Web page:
There's a few tickets left for the upcoming performances, i can't recommend the experience enough.
By eavesdropping on business people and seeking out secret documents hidden in dead-drops, you will help piece together a puzzle that interweaves government files with financial deals. But whose truth counts? And what laws apply when lives are on the line but big profits are to be made?
Performances of Oil City take place at 9am, 1pm and 5pm daily on weekdays until 21st June. Bookings this way. The work is part of Artsadmin's Two Degrees festival of arts, climate change, consumerism and community.
"A labourer over the course of an 8-hour day can sustain an average output of about 75 watts." (Marks' Standard Handbook for Mechanical Engineers.)
If 75 Watt had to be reduced to a brief paragraph, it would be described as a product designed specially by Revital Cohen and Tuur Van Balen to be manufactured in China. Its unique function is to choreograph a dance of assembly line workers.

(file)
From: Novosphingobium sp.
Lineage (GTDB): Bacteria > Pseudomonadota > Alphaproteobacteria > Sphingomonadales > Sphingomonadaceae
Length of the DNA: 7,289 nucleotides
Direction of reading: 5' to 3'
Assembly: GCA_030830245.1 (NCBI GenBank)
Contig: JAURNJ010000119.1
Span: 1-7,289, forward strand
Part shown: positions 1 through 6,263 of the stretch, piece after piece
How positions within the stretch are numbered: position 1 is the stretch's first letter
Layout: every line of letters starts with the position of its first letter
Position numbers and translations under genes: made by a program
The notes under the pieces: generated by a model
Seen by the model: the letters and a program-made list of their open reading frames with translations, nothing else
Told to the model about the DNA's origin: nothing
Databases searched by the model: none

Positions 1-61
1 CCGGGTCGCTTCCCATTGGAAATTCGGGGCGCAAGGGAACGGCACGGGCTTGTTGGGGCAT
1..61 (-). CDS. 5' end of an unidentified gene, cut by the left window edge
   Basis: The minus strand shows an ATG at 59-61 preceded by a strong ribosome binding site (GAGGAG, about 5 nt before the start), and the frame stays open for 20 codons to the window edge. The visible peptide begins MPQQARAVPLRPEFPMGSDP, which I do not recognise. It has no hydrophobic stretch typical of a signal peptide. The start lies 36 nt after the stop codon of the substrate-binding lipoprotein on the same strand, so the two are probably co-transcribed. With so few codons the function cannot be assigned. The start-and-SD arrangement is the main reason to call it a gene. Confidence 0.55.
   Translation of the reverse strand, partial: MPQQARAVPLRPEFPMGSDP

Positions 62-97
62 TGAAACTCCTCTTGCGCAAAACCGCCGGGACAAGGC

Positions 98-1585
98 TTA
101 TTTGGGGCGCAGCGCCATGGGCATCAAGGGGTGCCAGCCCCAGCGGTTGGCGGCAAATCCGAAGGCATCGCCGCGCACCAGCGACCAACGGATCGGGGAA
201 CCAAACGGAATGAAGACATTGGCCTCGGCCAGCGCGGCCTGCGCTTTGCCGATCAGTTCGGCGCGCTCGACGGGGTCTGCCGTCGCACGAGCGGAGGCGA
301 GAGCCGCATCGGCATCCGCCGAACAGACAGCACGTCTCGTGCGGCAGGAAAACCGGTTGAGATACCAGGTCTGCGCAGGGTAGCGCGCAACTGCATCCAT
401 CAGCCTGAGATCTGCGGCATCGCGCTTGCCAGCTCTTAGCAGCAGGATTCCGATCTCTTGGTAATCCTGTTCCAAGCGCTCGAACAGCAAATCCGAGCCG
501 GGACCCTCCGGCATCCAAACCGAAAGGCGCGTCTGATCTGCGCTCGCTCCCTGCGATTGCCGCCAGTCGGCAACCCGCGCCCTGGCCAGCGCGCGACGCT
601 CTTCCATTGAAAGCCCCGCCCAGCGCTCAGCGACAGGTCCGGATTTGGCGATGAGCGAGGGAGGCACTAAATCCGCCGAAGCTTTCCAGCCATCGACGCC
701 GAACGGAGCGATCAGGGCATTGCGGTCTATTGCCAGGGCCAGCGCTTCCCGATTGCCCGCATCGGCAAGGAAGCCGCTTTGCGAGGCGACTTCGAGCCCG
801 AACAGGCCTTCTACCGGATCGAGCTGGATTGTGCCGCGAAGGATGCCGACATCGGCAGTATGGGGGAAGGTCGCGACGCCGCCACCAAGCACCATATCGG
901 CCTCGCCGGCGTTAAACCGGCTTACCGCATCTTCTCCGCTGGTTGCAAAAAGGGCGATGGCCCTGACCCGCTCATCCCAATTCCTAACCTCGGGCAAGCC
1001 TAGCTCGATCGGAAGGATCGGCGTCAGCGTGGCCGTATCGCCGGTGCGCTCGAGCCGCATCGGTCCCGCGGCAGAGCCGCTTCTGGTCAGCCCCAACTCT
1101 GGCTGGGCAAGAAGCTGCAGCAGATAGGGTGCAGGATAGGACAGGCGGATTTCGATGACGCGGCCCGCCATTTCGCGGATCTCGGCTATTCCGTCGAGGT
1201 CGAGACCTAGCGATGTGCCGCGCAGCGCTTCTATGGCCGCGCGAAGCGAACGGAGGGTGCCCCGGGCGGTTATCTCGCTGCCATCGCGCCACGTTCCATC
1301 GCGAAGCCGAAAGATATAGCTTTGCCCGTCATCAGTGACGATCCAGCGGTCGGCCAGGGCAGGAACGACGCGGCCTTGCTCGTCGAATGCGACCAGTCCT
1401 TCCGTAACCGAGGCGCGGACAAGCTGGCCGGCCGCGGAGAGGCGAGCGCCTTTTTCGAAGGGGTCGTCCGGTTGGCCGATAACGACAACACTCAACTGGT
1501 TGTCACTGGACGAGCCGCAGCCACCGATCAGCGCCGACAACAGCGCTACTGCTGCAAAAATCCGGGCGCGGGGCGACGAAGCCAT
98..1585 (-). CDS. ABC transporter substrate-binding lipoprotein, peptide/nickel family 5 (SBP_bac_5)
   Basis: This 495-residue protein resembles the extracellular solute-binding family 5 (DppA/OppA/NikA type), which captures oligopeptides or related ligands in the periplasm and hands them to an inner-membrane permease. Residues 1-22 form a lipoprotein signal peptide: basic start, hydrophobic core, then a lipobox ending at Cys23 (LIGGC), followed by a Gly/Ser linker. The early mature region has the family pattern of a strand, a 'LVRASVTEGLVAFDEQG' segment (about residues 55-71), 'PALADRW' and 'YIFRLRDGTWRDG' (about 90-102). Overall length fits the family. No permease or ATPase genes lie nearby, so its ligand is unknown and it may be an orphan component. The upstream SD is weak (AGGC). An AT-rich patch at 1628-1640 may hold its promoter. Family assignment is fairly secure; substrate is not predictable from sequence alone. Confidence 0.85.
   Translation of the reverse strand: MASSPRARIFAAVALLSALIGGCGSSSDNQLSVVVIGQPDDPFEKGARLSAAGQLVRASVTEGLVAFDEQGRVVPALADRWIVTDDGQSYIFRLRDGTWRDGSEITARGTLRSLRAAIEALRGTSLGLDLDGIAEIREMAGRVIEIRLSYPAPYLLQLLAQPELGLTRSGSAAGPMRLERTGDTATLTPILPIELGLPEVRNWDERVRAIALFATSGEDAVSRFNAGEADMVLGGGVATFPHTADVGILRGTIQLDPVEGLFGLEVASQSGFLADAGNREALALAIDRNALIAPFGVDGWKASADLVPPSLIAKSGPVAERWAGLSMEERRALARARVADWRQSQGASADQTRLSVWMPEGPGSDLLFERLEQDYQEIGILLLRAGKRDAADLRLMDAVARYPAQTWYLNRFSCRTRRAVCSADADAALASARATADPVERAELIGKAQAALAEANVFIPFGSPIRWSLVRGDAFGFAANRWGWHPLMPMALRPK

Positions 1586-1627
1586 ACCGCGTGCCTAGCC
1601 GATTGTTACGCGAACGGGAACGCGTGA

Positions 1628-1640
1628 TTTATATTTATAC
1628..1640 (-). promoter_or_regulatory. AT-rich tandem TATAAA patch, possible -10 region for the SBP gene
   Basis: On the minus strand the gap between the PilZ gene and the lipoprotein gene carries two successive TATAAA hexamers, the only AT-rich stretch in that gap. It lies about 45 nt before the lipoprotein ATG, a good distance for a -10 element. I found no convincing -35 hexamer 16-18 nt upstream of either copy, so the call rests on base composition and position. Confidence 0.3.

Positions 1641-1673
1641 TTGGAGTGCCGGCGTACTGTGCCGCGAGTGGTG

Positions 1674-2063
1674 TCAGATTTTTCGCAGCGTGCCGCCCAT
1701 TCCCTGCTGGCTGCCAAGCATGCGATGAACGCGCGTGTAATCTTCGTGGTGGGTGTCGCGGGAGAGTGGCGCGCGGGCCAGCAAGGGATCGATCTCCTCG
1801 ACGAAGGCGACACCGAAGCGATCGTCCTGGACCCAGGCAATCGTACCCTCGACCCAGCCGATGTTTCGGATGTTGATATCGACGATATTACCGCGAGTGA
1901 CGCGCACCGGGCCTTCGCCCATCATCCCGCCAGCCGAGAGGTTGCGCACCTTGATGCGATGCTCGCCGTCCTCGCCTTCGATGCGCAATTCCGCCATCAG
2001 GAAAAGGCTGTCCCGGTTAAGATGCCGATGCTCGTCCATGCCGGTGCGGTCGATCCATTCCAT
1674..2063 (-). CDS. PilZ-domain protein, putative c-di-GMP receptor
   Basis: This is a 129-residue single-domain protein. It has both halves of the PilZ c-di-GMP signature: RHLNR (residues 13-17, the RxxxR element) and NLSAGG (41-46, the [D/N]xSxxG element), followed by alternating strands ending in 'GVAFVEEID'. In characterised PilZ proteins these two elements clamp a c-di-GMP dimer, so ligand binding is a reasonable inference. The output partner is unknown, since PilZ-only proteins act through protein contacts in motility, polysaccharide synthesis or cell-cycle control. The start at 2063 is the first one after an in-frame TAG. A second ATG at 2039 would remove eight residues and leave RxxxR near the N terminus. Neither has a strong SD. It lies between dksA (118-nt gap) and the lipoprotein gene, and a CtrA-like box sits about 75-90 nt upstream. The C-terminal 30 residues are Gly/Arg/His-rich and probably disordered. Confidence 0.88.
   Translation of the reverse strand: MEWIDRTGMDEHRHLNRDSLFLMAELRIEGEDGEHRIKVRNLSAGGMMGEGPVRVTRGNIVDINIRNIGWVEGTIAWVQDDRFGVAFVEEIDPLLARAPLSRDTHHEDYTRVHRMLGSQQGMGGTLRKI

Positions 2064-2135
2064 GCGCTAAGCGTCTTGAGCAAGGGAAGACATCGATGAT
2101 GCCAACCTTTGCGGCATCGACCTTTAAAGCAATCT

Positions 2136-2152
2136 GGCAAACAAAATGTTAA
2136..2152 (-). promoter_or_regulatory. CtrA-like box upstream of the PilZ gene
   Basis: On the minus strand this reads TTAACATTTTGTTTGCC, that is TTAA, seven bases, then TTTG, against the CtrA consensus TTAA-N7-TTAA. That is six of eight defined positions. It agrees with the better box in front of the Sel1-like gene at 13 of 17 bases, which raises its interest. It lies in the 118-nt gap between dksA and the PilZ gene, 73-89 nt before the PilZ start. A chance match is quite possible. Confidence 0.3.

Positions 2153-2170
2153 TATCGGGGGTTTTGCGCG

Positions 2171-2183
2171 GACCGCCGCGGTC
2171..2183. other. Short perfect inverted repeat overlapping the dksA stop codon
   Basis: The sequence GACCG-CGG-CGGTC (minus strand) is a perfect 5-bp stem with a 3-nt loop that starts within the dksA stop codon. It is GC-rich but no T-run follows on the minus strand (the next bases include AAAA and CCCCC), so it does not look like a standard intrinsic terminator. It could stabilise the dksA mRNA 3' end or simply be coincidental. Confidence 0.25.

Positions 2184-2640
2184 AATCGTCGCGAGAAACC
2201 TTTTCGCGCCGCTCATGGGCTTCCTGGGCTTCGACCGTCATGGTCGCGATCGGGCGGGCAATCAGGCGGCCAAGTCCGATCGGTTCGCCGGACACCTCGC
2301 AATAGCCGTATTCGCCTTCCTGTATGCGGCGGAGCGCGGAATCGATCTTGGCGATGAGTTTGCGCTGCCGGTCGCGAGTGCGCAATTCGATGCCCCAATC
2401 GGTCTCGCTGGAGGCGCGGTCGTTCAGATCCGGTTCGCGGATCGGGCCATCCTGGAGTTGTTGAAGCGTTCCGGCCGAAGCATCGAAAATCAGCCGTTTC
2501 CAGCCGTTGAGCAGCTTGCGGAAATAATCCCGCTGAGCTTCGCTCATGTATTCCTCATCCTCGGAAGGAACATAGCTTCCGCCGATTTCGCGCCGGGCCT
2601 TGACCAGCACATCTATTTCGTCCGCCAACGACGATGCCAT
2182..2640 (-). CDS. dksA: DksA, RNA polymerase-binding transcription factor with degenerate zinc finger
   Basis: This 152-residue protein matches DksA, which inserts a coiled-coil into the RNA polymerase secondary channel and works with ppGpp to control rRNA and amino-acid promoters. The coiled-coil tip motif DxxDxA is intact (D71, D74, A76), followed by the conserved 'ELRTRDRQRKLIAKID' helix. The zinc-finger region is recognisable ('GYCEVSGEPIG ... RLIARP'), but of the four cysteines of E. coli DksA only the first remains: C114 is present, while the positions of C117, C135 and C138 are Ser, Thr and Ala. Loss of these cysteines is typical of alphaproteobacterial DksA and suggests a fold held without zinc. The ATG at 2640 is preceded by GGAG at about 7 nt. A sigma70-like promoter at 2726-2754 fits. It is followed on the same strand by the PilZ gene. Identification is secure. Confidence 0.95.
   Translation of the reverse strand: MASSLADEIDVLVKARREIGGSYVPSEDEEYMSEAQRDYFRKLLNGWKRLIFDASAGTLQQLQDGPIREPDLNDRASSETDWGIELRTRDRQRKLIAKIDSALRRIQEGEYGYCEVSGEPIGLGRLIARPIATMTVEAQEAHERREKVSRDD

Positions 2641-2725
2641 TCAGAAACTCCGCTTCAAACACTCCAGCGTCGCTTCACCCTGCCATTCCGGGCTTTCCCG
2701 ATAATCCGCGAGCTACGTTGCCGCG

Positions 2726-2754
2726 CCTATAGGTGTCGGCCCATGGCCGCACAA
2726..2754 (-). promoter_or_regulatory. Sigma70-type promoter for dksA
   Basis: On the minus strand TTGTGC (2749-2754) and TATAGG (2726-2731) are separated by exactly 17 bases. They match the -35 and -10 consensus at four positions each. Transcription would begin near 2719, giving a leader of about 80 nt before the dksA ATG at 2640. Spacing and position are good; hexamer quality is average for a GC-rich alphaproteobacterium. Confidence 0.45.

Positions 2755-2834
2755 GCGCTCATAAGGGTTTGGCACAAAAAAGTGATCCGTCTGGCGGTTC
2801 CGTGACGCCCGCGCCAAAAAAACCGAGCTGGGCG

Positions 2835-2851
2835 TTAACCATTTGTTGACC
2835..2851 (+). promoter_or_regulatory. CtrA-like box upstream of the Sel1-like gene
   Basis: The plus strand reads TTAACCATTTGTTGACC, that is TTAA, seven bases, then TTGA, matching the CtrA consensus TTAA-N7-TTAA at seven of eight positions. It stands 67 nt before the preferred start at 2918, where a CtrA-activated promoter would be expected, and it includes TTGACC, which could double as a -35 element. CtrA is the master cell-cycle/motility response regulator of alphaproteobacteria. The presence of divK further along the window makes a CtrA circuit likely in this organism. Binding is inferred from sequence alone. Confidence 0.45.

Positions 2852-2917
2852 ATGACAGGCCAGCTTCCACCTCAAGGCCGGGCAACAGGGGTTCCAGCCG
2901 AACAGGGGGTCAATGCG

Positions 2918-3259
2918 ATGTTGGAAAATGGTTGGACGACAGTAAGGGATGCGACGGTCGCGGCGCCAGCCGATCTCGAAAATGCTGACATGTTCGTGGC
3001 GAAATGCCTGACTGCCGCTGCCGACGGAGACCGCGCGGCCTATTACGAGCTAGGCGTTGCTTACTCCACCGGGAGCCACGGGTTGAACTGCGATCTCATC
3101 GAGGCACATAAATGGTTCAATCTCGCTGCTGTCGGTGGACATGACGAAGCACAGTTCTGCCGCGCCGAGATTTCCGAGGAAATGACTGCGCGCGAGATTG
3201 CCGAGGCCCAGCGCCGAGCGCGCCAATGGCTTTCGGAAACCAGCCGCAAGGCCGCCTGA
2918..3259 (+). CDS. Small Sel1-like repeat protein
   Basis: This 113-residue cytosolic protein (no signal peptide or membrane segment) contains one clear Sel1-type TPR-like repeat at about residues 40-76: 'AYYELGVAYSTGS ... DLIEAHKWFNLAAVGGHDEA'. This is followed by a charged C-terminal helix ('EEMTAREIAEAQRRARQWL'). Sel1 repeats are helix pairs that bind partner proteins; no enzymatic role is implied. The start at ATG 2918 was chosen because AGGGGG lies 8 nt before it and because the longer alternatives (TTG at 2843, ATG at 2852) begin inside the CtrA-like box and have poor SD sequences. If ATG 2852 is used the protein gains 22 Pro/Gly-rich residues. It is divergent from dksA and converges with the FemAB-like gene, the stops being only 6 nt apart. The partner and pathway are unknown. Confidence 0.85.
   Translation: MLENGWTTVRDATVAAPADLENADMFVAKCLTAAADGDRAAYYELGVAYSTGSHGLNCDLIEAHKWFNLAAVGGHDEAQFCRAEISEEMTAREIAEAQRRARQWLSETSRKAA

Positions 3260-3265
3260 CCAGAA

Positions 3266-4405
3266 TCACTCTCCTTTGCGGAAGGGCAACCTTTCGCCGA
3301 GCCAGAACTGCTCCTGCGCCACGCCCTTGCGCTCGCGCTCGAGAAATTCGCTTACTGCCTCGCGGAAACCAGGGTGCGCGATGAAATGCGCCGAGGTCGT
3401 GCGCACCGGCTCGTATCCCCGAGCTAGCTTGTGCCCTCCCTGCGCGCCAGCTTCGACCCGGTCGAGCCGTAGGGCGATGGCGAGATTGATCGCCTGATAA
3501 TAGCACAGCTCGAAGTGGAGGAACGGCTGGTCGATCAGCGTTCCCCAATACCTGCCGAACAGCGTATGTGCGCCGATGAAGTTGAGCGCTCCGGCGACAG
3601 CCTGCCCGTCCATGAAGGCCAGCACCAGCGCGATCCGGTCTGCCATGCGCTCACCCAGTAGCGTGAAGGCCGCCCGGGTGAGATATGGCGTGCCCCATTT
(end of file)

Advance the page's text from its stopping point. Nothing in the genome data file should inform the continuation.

75 Watt seeks to explore the nature of mass-manufacturing products on various scales; from the geo-political context of the labour fragmented into minute, predictable gestures to the bio-political condition of the human body on the assembly line.
Engineering logic has reduced the factory labourer to a man-machine, through scientific management of every single movement. By shifting the purpose of the labourer's actions from the efficient production of objects to the performance of choreographed acts, mechanical movement is reinterpreted into the most human form of motion: dance. What is the value of this artefact that only exists to support the performance of its own creation? And as the product dictates the movement, does it become the subject, rendering the worker the object?